ESN Interview: Randy Isaac, American Scientific Affiliation

bridal veil falls photoWe interrupt our usually scheduled programming to bring you an interview timed for this week’s American Scientific Affiliation Annual (ASA) Meeting. Randy Isaac, executive director of ASA, talks about science, faith, and how ASA wants to support early career Christians in scientific fields. ASA and ESN will be collaborating more closely this year, so stay tuned! Please pray for Tom Grosh, Randy Isaac, and others as they seek to discern the best ways to serve emerging scholars together in collaborative conversations today.

1. ESN: For readers who haven’t heard of it before, can you tell us what the American Scientific Affiliation (ASA) is and does?

Randy: The ASA is a network of Christians in the sciences who support one another in their faith. Our members create, review, and disseminate information about issues in science and Christian faith through a quarterly peer-reviewed journal, newsletters, annual meetings, local chapters, and a website.

2. ESN: How has working for and with ASA deepened your own understanding of what it means to be faithful in your vocation as a Christian and a professional scientist?

Randy: ASA has brought to me scientists of high caliber who express their own faith in the context of their vocation. Without that perspective, a science vocation can become independent of faith and my life is then compartmentalized. In this way, ASA has helped me bring together a deeper understanding of the meaning of the Scriptures as well as the deeper meaning of scientific results.

3. What are some of the biggest challenges you’ve seen emerging Christians face in the sciences? What are some things ASA does to support members through those challenges?

Randy: Perhaps the biggest challenge is the cacophony of disagreement that echoes through the Christian community. There are many voices claiming “truth” but who are contradicting each other and the scientific community. It is very difficult for a Christian to sort through these ideas. ASA seeks to provide trustworthy sources, not by giving “right answers” but by giving voices to credible thinkers in the various fields of study, within a deep commitment to the authority of Scripture.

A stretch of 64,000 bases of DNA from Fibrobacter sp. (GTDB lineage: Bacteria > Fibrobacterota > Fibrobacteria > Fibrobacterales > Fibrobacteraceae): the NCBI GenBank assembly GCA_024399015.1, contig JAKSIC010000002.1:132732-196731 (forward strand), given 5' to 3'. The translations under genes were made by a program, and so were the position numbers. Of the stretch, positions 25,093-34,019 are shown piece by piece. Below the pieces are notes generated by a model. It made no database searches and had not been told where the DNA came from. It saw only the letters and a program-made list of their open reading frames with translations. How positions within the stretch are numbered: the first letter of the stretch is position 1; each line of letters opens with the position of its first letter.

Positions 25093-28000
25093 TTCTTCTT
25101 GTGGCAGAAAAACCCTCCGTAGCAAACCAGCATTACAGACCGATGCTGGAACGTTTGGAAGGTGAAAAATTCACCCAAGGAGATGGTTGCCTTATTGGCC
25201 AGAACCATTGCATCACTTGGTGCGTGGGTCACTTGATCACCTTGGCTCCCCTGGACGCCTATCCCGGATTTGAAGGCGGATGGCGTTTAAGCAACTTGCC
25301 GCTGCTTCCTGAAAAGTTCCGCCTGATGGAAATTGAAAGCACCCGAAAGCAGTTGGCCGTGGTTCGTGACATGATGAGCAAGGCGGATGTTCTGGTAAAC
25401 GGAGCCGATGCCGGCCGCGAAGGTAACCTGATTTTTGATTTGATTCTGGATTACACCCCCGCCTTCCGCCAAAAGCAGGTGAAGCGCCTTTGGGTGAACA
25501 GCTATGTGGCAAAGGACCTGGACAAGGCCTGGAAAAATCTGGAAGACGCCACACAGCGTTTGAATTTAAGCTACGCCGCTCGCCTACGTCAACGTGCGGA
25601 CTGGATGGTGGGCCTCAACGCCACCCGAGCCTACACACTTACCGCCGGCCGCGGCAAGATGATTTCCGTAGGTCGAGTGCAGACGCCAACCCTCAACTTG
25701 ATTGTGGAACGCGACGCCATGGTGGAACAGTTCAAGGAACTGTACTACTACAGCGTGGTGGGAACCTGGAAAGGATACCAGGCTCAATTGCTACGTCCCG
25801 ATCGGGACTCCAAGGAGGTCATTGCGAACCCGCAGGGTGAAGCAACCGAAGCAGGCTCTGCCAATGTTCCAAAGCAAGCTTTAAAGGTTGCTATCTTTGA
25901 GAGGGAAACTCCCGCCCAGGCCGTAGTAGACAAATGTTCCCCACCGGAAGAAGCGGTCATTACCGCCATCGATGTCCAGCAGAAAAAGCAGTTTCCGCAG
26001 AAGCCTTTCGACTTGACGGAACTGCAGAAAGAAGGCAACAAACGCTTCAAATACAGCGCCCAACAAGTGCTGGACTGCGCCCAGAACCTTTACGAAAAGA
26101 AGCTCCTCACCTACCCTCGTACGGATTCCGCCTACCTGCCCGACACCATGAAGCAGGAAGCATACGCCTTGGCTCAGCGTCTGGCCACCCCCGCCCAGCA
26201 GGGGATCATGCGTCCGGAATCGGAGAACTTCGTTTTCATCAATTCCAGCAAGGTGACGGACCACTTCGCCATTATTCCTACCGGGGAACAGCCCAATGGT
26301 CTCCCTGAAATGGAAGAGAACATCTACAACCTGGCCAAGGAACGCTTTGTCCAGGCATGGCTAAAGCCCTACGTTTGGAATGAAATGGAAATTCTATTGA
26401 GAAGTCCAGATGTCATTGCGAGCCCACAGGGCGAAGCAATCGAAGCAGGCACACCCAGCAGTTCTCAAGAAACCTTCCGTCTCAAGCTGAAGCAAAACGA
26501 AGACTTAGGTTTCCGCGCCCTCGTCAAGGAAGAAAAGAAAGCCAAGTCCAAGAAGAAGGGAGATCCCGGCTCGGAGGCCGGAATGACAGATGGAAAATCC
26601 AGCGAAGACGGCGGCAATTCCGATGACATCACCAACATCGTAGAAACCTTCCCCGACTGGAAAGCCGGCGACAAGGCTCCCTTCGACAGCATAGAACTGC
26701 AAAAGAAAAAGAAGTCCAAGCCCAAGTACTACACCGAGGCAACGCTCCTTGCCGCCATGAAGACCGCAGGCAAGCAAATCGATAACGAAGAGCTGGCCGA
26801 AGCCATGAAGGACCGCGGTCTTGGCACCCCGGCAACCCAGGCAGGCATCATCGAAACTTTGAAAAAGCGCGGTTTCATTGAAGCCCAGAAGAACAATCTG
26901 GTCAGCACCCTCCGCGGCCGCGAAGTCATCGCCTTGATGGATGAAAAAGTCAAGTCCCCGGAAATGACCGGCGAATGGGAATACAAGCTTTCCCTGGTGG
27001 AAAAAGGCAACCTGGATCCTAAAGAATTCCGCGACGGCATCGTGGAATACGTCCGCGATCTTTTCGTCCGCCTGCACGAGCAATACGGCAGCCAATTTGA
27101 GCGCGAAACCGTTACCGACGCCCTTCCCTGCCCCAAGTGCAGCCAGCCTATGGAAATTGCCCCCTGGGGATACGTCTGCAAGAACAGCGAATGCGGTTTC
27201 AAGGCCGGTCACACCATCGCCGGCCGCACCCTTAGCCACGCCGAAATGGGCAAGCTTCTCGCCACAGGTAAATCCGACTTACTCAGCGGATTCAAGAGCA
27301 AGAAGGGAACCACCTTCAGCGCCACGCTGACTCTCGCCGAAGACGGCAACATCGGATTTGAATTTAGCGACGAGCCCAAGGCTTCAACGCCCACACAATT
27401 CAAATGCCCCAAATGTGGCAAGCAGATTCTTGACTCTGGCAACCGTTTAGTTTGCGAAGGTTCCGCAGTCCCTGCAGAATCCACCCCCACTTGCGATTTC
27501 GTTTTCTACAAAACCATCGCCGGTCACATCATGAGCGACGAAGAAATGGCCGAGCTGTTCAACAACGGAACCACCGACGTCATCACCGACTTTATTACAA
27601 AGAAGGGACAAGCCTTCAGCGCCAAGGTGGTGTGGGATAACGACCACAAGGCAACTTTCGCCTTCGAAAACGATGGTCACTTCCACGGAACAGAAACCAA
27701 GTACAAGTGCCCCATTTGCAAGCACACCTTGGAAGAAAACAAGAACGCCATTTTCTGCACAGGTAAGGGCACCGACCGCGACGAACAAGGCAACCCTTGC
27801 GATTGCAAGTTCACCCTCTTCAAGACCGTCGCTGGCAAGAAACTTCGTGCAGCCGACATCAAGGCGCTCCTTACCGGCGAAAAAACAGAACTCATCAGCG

4. What are some of the most exciting things you’ve seen as you work with Christians in the sciences? How has ASA helped you to grow more excited about those things?

Randy: I find it exciting when people tell me that ASA stopped them at the door on the way out of the church. It’s fulfilling to hear how students struggled to learn how to connect their faith with their science and found common ground in the ASA. It is the fellowship with other Christians dealing with the same issues that resonates with me.

5. How do you hope ASA will encourage emerging scientists over time as they live out their callings to follow Christ in the academy and professions?

Randy: The best encouragement anyone can give is to be an example. Simply being a very good scientist and a Christian is a great testimony to both the Christian community and to the secular scientific community. Logical arguments are of little value until the quality and integrity of one’s life is clear.

6. Is there anything else you’d like to say to emerging Christian academics?

Randy: It is vital that Christians throughout the world strive for excellence in scholarship in all fields. We must learn to respect good academic work and to reject that which is of poor quality. The reputation of the church and, indeed, of our Lord Jesus Christ, depends on the quality with which we represent them. Both science and theology demand rigorous scholarship that we are called to exercise.

Photo courtesy of Mar_co at Pixabay.com

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